This paper explores the reported difficulties and satisfactions with diagnostic processes and post-diagnostic support offered to people with dementia and their families living in the largest remote and rural region in Scotland. A consultation with 18 participants, six people with dementia and 12 family members, was held using semi-structured interviews between September and November 2010. Three points in the diagnostic process were explored: events and experiences pre-diagnosis; the experience of the diagnostic process; and post-diagnostic support. Experiences of people with dementia and their carers varied at all three points in the diagnostic process. Participant experiences in this study suggest greater efforts are required to meet Government diagnosis targets and that post-diagnostic support needs to be developed and monitored to ensure that once a diagnosis is given people are well-supported. Without post-diagnostic provision Government targets for diagnosis are just that, quota targets, rather than a means to improve service experiences.
p. 233-247 

Dementia Knowledge Assessment Tool Version Two: Development of a tool to inform preparation for care planning and delivery in families and care staff
Care for the person with dementia requires understanding of the person’s perspective and preferences, integrated with knowledge of dementia’s trajectory and appropriate care. Version One of the Dementia Knowledge Assessment Tool addressed such knowledge in care workers; Version Two is for families as well as staff. Content validity was established during development. Revisions addressed clarity, time for completion, and reliability. When 671 staff completed Version One before an education intervention, internal consistency reliability estimates exceeded 0.70. Validity was supported by higher scores in professional versus nonprofessional staff and following the education. Version Two was used with 34 family carers and 70 staff members. Internal consistency reliability (Cronbach’s alpha coefficient) was promising (0.79, both groups). Completion was within 15 minutes. Median correct responses (from 21) were 14 for families (range 4–20) and 16 for the staff (range 3–21). Eighteen staff members (26%) and two family carers (6%) reported substantive dementia education. Inclusion of the person with dementia in care planning is often limited because of a late diagnosis and the progressive impacts of the condition. Establishing a shared staff–family understanding of the dementia trajectory and care strategies likely to be helpful is therefore critical to embarking upon the development and implementation of collaborative long term and end-of-life care plans. Version Two can help establish needs for, and outcomes of, education programs and informational resources in a way that is feasible, minimises burden, and facilitates comparisons across family and staff carer groups.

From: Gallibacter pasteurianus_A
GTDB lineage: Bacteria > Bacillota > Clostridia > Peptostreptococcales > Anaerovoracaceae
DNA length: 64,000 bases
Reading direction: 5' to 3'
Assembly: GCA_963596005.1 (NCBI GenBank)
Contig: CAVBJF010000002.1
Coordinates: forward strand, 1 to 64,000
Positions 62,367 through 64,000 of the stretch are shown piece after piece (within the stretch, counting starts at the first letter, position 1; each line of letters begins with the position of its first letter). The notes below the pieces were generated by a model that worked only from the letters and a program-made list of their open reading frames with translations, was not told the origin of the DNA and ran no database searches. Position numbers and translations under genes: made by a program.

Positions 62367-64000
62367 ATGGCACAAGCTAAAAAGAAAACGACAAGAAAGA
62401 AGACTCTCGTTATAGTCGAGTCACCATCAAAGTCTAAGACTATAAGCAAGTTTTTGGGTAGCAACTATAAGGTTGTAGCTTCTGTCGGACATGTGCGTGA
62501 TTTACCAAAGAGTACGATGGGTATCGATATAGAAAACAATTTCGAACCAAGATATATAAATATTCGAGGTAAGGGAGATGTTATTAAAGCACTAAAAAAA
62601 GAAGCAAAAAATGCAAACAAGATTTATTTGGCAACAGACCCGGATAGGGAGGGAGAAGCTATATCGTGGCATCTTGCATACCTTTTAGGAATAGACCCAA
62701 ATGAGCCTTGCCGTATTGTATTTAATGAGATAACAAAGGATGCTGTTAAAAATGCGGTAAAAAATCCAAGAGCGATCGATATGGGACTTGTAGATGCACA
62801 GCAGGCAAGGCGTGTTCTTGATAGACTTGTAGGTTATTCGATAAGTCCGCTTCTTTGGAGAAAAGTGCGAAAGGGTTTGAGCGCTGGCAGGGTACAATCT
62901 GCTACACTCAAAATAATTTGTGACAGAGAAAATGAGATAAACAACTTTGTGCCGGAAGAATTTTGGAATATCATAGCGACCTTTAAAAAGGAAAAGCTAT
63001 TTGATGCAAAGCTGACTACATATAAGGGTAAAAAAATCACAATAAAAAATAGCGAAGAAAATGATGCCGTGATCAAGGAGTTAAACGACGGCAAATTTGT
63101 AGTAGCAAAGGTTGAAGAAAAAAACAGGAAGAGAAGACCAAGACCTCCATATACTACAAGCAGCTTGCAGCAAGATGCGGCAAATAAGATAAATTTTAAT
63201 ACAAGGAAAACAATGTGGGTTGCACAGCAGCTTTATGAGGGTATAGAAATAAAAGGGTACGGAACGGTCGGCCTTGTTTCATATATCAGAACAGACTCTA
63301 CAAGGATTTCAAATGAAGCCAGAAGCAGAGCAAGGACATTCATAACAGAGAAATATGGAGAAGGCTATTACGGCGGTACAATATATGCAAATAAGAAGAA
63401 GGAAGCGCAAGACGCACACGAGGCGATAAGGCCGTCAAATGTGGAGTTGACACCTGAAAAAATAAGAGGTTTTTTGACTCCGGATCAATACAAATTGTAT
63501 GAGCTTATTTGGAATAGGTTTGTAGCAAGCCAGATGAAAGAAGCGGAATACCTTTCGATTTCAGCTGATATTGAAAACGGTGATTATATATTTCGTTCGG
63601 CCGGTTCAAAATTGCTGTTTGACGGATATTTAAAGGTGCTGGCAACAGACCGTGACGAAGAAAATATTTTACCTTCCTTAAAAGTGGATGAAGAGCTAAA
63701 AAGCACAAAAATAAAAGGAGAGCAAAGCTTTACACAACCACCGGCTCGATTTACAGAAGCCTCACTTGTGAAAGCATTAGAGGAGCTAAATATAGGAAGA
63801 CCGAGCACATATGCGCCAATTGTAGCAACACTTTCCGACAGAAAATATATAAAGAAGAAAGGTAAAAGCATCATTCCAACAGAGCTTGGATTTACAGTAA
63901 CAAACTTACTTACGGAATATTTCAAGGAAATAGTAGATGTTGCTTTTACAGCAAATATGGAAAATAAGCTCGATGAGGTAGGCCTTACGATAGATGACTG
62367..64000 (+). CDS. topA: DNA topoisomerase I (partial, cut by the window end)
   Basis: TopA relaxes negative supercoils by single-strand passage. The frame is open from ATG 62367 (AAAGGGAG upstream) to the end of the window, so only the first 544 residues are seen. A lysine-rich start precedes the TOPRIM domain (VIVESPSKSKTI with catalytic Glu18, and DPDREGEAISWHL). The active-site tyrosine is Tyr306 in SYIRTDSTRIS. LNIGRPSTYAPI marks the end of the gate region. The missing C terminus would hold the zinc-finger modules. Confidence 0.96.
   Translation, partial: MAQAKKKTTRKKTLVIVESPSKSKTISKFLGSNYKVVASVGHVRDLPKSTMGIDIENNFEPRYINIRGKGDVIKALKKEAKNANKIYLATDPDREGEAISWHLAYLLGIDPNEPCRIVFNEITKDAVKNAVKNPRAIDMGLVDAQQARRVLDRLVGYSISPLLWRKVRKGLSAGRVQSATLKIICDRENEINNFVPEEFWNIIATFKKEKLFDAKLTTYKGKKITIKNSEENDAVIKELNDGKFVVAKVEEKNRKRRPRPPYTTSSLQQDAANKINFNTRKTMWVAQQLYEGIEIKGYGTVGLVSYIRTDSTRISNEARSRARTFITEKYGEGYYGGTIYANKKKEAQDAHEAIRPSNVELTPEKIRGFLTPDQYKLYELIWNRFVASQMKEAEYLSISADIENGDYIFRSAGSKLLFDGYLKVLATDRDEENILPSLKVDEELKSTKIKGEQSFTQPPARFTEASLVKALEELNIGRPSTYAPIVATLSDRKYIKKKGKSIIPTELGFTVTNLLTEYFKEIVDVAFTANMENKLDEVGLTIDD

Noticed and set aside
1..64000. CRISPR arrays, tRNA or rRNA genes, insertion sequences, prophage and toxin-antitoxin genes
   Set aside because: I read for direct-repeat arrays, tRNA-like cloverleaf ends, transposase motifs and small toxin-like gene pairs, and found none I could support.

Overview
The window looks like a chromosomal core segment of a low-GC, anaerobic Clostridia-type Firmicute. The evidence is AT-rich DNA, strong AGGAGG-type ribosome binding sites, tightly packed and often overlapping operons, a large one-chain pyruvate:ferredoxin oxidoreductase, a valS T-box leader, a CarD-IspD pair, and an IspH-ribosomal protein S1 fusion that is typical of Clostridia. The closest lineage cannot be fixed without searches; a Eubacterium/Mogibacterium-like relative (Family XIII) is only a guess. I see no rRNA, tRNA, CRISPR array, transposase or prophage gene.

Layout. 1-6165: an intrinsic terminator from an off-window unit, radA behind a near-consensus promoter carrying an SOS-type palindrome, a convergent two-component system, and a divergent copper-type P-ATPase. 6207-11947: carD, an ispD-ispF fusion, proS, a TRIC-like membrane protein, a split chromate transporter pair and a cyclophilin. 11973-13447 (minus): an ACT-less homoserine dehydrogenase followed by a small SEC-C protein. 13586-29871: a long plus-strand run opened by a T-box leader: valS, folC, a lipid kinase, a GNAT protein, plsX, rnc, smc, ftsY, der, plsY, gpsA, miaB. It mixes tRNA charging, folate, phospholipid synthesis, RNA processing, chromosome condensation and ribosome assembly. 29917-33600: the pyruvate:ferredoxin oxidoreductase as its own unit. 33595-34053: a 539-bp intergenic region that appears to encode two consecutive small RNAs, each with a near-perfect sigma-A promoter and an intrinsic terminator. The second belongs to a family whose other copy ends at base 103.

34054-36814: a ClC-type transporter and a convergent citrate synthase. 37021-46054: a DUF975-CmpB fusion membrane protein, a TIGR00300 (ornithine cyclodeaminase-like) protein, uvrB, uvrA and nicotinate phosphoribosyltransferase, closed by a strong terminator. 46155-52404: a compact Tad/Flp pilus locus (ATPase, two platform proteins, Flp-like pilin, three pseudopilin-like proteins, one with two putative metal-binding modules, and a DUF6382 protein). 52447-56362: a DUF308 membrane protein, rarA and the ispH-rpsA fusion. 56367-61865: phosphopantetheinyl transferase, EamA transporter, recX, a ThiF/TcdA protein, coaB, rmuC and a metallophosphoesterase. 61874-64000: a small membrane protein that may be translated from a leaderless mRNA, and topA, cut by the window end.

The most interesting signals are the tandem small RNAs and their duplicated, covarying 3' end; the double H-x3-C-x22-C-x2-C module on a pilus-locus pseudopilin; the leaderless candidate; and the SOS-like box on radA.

p. 248-256 

But does it do any good? Measuring the impact of music therapy on people with advanced dementia: (Innovative practice)
This article describes the impact of music therapy upon a group of nine people with advanced dementia in a hospital setting. It demonstrates how the impact of music therapy was measured using the case notes completed by nursing and care staff and how these notes suggested that music therapy had a positive effect on the mood and behaviour on eight of the nine people receiving music therapy
p. 258-264 

Comparison of iPad applications with traditional activities using person-centred care approach: Impact on well-being for persons with dementia